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D aniel Ogden ed. Blackwell Companions to the Ancient World. The answers are of course all too short, but nevertheless extremely rich and dense: the perfect starting point for further research. There are only minor points of possible criticism. The A.
The example of the six double altars at Olympia is not only an illuminating case for the notion of twelve gods, as noted by Dowden, but also an important piece of evidence for the existence of local concepts of the twelve gods. Dowden chooses to exemplify his views about Greek gods by using Apollon and Artemis as cases in point. The Letoids are indeed two of the most interesting and puzzling divine figures, but a brief explanation of the reasons for this seemingly arbitrary choice would certainly have been very useful.
Larson presents no panorama of such divinities closely connected with nature. Stafford concentrates in her Personifications in Greek Religious Thought and Practice on those personifications that can be securely identified thanks to literary and epigraphic sources as figures of cult.
Her contribution is chronologically structured and demonstrates in a very clear manner the developments in the cult of personified concepts. Noticeably, in the case of the so-called Tyche of Antiocheia, one should take into consideration M. Felton offers an appealing insight in both ancient Greek ritual practices connected with and the mythology of death.
The author briefly summarises festivals related to the dead such as the Genesia and the Anthesteria, the nature of deities and mythological figures traditionally associated with death Hades, Persephone, Thanatos, Charon, Hermes Psychopompos , heroic katabaseis , the ritual practice of necromancy, and stories about ghosts.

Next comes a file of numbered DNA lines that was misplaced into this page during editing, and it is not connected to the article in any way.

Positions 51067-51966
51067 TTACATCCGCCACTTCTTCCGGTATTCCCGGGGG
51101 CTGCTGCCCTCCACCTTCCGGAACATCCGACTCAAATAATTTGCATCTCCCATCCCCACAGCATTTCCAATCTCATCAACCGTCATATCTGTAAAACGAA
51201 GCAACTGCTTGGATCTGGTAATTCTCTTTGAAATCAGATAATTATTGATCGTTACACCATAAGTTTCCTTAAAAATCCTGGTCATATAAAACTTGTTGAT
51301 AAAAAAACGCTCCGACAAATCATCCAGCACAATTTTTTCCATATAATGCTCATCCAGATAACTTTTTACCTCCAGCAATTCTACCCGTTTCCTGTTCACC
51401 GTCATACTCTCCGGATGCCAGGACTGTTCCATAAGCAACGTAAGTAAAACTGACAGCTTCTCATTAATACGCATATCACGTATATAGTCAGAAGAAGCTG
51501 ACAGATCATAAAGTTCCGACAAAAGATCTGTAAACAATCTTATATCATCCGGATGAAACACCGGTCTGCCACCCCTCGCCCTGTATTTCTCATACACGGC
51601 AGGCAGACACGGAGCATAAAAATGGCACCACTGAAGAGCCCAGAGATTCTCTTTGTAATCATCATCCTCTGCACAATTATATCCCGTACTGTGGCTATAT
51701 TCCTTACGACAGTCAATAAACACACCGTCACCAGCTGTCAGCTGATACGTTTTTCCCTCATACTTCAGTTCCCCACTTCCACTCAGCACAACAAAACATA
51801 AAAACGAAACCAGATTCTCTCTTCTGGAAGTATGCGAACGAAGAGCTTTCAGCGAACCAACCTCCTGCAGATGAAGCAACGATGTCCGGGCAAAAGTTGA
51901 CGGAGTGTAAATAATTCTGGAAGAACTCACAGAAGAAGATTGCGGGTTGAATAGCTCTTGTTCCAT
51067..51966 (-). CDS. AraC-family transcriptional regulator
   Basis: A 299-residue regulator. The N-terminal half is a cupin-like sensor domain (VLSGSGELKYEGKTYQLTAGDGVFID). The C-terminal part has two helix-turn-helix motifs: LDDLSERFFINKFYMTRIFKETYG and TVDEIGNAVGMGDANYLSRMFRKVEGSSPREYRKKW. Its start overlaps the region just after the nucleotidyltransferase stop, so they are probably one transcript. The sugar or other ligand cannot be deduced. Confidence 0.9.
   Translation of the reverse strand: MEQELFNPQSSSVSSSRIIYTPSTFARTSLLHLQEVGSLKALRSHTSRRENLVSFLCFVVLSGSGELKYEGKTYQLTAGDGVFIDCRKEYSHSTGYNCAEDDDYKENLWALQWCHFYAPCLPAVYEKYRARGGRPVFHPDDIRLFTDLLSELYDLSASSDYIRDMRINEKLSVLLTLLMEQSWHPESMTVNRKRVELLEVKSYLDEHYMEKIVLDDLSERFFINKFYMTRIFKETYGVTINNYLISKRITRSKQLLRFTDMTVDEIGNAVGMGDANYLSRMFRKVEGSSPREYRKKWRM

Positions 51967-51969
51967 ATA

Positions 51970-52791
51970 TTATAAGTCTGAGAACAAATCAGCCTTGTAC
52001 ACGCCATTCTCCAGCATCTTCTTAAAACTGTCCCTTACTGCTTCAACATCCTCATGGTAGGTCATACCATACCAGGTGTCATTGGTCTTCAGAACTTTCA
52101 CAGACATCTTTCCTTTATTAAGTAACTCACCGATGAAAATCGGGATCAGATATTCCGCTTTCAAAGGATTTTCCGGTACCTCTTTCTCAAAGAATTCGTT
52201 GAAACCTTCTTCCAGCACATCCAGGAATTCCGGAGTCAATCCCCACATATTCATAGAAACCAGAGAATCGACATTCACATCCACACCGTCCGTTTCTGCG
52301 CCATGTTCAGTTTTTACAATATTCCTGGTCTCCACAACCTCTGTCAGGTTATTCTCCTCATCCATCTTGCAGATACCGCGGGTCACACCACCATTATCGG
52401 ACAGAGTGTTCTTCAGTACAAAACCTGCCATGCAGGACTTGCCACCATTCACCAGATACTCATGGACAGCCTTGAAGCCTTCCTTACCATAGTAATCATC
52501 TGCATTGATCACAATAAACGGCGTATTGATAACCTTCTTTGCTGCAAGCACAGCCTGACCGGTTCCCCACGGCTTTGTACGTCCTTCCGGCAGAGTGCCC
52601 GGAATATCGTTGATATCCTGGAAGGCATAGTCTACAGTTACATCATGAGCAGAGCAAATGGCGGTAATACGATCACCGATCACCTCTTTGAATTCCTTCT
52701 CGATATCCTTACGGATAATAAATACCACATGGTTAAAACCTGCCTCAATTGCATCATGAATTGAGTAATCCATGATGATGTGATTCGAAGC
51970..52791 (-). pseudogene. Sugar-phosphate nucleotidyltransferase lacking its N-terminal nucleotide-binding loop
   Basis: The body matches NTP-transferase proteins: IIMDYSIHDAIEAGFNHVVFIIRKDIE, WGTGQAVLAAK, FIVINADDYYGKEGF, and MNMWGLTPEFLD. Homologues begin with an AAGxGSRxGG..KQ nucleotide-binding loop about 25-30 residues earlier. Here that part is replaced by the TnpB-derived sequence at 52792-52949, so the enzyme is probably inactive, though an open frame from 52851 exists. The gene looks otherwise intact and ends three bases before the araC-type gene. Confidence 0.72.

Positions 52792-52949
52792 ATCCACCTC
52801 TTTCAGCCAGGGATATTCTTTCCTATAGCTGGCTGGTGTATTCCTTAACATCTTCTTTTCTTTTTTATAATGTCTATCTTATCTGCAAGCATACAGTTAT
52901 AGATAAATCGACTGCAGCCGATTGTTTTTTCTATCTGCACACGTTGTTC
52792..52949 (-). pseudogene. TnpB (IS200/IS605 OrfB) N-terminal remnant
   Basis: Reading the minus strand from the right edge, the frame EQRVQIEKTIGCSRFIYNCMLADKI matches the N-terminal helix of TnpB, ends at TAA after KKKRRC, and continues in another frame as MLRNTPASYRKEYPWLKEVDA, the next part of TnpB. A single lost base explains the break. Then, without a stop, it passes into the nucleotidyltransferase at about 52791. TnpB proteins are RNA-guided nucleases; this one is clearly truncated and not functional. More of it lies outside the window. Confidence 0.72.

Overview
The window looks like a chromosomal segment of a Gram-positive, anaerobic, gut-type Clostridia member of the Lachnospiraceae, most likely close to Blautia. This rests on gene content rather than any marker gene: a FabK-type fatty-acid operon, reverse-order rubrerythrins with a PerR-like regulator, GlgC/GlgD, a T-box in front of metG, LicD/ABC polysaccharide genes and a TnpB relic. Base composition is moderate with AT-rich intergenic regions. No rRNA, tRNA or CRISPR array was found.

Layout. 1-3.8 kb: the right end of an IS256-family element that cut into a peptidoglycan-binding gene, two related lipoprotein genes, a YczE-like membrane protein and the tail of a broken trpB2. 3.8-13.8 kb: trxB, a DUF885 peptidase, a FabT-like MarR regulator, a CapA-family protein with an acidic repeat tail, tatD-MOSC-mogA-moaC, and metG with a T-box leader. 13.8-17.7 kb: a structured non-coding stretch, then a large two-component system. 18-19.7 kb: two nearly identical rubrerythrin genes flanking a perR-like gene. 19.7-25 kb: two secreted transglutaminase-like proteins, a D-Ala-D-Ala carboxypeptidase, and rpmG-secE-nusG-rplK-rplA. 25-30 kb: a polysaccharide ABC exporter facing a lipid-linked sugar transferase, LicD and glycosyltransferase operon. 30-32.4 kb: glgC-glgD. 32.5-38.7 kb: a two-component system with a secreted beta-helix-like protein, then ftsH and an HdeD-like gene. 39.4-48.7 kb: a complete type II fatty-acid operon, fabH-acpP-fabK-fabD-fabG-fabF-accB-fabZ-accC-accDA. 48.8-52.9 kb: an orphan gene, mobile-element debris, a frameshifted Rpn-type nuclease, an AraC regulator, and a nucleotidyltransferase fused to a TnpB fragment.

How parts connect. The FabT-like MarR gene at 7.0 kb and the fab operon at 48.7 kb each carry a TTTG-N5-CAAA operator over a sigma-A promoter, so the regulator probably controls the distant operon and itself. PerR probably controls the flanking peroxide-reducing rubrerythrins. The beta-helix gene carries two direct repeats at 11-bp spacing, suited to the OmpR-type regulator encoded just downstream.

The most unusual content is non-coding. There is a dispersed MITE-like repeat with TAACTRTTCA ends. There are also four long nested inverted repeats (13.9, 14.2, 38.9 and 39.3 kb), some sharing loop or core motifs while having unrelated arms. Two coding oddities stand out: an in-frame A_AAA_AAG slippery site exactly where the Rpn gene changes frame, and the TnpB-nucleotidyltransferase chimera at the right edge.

Minor problems concern exclusively the archaeological data used: lamentation scenes occur on Athenian Geometric vases of the eighth and not of the ninth century BCE, while the cemetery in the Athenian Agora was abandoned after the enlargement of the latter, thus, the Agora was not simultaneously used as a meeting place and a cemetery as stated by Felton. Ekroth offers in her Heroes and Hero-Cults a sophisticated overview on Greek hero-cults, the importance of heroes and heroines in the panthea of Greek cities, the enormous formal variability of their respective cult places, and the sacrificial rituals related to them.
The author explicitly refers to the ambiguous, and thus problematic Greek terminology for addressing heroic figures and the rituals connected with them.
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Furley discusses the ritual frame and the rhetoric of prayers and hymns, before addressing their different types. He underlines that singing and further musical features are indeed formal attributes that distinguish the more performative hymns from prayers. Furley rightly stresses that the elaborate naming in the beginning of prayers and hymns is not only aiming at the greater glory of the gods, as noticed by S.